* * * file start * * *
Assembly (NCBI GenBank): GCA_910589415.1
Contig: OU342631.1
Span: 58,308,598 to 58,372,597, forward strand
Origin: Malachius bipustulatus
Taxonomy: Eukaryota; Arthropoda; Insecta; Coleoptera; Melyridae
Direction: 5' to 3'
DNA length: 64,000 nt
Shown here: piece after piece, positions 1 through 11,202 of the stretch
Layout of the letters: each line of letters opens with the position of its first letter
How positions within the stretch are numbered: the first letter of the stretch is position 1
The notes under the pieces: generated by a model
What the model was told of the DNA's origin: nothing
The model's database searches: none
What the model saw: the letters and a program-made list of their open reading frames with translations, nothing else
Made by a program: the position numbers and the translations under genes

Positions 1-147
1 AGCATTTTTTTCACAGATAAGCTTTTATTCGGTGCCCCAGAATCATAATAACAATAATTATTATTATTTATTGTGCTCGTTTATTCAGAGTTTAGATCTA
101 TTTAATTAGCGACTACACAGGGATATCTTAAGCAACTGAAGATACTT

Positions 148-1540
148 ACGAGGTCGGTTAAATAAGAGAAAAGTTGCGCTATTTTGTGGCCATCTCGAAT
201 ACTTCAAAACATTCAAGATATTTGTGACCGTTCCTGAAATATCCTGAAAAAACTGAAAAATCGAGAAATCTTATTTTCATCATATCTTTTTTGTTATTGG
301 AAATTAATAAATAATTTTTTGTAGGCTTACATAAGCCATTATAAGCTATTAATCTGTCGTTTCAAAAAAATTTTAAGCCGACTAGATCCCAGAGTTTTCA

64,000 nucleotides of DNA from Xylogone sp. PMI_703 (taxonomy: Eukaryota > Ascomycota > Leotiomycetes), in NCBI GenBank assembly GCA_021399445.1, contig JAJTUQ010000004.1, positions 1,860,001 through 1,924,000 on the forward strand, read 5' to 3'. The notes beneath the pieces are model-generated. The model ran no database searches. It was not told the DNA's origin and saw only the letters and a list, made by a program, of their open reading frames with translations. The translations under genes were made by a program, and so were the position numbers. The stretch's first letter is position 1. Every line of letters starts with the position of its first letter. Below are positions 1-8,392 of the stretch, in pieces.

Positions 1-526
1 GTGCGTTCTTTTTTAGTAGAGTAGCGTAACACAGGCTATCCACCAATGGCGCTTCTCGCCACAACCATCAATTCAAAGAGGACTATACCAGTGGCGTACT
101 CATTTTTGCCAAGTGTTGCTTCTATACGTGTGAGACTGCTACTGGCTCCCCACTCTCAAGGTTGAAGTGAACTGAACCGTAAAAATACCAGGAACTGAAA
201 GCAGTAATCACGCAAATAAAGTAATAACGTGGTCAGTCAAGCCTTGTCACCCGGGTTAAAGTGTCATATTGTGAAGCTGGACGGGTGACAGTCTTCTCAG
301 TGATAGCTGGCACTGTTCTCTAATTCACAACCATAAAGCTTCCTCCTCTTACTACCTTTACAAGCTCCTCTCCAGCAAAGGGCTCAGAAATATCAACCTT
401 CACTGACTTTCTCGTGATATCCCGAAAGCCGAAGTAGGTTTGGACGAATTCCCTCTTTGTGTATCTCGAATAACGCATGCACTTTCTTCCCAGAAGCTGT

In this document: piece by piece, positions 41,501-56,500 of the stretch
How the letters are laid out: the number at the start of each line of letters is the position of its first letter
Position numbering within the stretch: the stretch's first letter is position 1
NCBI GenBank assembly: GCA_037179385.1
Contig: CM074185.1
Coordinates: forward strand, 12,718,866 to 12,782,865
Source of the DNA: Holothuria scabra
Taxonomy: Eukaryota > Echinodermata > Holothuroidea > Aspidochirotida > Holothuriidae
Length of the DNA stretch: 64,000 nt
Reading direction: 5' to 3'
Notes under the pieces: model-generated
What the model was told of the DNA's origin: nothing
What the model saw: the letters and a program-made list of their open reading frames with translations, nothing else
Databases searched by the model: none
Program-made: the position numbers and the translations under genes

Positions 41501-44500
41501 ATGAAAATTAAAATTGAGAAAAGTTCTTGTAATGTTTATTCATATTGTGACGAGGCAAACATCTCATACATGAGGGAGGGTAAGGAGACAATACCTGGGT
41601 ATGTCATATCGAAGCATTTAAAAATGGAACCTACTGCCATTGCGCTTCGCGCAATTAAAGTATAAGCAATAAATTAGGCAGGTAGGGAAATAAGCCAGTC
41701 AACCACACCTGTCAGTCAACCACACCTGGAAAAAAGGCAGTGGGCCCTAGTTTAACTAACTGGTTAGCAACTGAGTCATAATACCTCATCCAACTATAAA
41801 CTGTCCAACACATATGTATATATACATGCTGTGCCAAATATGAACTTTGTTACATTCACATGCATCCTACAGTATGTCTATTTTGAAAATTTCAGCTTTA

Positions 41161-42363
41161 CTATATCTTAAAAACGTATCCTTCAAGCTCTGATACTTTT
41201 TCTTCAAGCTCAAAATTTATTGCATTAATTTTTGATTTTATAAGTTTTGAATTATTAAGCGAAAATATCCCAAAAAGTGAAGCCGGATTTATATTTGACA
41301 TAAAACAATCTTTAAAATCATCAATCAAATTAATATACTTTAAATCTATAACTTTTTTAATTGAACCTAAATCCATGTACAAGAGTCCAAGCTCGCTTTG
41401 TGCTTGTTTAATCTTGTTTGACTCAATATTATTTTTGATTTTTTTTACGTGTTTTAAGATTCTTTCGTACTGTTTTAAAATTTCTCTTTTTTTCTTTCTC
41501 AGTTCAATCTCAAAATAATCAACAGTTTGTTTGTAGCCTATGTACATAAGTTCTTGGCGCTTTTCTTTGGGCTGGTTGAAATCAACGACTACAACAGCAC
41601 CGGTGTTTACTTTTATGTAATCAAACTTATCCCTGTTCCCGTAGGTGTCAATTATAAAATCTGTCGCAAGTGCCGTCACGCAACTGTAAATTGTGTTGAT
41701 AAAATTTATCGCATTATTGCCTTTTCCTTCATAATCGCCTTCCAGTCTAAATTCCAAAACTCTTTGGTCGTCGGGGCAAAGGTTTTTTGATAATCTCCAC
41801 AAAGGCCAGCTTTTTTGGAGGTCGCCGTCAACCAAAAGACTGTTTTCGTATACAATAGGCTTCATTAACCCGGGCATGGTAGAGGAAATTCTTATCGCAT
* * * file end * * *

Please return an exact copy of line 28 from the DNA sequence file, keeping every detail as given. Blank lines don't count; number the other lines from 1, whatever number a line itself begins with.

301 TGATAGCTGGCACTGTTCTCTAATTCACAACCATAAAGCTTCCTCCTCTTACTACCTTTACAAGCTCCTCTCCAGCAAAGGGCTCAGAAATATCAACCTT